It’s easy to approve of culture when it is divorced from its spiritual content – when theatre has been secularized and is no longer an offering to the gods but rather a commercial product for consumption, or when parades are held by the state and emptied of religious content (like Chingay in Singapore). But much of traditional culture is intrinsically linked with traditional religion and spirituality. It’s not easy to divorce the two, and converting away from traditional religion often means cutting yourself off from community and its cultural practices, which is why Chinese Christians face a heart-wrenching choice when they choose to convert, and also face the criticism that they are turning their back on their culture. The easy answer to this is to Christianize the cultural practices, to let Christ redeem the culture, but what does that look like in practice?
Tangentially related was Kate’s question to me about praying for our ancestors, as she prepares to sweep her grandmother’s tomb in Sichuan. She asked me how I pray for my ancestors because I mentioned that I did, and I told her my logic for doing so. I believe that God, being outside time, can take prayers of future generations into account for people who have already passed, since he is not constrained by time the way we are. So I think it makes perfect sense to pray for people who lived on earth before our time, or who have already passed away, much the same way that you can pray for future generations who have not come into being yet. So I don’t pray to my ancestors, but I do pray to God for them, for their souls, for their knowledge of God and for blessings in their lives. It is my way of honoring them and loving them, even the ones whom I’ve never met. After all, time and space are mysterious things which we do not entirely understand the working of, and I am certain that my prayers have an effect and power. Being in China I increasingly wonder about the people who generated me who lived in this country and were part of this culture, and wonder how similar their minds were to the people I meet here today.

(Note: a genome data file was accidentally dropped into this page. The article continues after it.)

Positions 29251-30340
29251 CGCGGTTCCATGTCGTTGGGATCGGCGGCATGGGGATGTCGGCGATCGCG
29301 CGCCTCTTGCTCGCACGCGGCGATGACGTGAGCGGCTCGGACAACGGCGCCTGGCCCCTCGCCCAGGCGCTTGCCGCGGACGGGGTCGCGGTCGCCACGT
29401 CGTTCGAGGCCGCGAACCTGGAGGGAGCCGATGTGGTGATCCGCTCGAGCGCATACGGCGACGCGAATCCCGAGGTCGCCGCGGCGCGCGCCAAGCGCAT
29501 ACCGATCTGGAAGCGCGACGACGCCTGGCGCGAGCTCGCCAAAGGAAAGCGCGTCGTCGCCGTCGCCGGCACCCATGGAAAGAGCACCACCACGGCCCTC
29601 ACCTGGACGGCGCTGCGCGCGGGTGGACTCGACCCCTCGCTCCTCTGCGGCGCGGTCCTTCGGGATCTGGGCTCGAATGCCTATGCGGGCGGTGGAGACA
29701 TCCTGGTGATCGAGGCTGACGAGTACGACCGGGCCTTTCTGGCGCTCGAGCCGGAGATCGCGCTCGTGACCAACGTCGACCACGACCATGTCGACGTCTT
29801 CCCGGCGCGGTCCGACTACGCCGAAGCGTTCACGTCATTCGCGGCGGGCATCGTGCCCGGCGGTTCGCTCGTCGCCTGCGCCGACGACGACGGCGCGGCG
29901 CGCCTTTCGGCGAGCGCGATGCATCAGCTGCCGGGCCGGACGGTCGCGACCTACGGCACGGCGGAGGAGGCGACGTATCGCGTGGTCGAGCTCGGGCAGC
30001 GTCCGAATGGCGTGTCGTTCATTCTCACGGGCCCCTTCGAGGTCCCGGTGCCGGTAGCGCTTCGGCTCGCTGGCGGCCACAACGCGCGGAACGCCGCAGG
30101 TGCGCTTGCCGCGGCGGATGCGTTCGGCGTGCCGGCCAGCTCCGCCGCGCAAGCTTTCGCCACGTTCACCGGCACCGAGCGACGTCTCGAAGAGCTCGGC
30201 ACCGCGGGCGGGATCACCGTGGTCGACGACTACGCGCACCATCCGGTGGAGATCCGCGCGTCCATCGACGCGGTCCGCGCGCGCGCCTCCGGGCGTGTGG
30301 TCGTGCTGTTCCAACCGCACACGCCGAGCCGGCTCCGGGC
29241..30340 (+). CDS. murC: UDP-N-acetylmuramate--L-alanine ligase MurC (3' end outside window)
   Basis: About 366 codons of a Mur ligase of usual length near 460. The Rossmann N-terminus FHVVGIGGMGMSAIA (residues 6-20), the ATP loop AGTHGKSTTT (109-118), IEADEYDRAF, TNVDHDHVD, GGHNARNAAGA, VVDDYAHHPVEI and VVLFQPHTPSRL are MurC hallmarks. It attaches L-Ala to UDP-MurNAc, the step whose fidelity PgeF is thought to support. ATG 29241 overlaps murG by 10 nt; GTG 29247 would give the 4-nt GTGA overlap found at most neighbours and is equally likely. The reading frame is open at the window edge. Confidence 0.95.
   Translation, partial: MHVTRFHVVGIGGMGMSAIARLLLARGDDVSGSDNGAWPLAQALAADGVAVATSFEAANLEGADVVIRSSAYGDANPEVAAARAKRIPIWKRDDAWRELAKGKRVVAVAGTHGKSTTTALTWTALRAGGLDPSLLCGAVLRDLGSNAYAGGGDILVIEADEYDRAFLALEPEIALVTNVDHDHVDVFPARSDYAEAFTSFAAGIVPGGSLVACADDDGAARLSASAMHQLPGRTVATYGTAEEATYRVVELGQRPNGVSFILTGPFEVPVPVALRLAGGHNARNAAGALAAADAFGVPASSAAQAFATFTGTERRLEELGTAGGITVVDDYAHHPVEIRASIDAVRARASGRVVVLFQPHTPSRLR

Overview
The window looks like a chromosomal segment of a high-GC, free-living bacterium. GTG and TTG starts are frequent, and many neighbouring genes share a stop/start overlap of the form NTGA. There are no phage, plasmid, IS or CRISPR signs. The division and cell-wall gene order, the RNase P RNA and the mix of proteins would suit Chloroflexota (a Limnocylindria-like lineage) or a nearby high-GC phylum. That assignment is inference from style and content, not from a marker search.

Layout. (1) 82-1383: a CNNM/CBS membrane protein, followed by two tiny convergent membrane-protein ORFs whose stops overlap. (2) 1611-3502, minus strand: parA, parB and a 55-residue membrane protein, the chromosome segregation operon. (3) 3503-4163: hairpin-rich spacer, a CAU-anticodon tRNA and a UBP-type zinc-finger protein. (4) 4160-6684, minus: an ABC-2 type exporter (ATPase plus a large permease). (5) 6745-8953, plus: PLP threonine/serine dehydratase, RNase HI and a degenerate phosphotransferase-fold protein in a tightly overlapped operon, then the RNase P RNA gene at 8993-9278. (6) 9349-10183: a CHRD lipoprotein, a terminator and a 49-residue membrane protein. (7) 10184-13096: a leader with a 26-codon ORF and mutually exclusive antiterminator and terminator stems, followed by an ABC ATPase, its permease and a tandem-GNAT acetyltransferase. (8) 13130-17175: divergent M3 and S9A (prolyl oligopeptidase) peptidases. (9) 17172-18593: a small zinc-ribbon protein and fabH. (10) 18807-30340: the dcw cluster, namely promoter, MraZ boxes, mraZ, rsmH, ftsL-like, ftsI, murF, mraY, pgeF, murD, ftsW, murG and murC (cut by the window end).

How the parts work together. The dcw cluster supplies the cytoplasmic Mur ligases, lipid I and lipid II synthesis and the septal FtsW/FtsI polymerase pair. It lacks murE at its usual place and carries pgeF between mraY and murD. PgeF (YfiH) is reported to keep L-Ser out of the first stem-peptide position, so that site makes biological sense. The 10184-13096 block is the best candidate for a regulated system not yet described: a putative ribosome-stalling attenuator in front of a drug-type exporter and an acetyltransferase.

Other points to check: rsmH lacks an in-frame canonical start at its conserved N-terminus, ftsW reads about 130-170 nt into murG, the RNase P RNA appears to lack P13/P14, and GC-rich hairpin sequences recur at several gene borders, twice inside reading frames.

I was just describing the flexibility and pragmatism of the mainland Chinese people to my parents, and how different it is from rigid, law-abiding Singaporeans, and my mother mentioned that her mother’s generation thought in the same way as well, and that it was only with Lee Kwan Yew’s imposition of law and regulations and rule through fear that the mindset of Chinese Singaporeans changed. It is a pretty remarkable feat to change the wiley, rule-bending, loophole-finding flexibility of a Chinese into the rigid, sometimes one-track-mind, law-abiding, rule-following straight-forwardness of a modern Singaporean, and my mum pointed out that it’s only something that could have been accomplished through fear. Being in China has opened my mind to a whole different way of doing things, the flexibility of grey areas, the arbitrariness of rules and a certain….creativity. While Americans are open to the vastness of possibility out of a sense of boundless optimism, the Chinese are open to possibility because they refuse to believe that the rules apply to them – they can always be bent if one has the right connections and approach. There is more than one way to do things, and you never take no for an answer.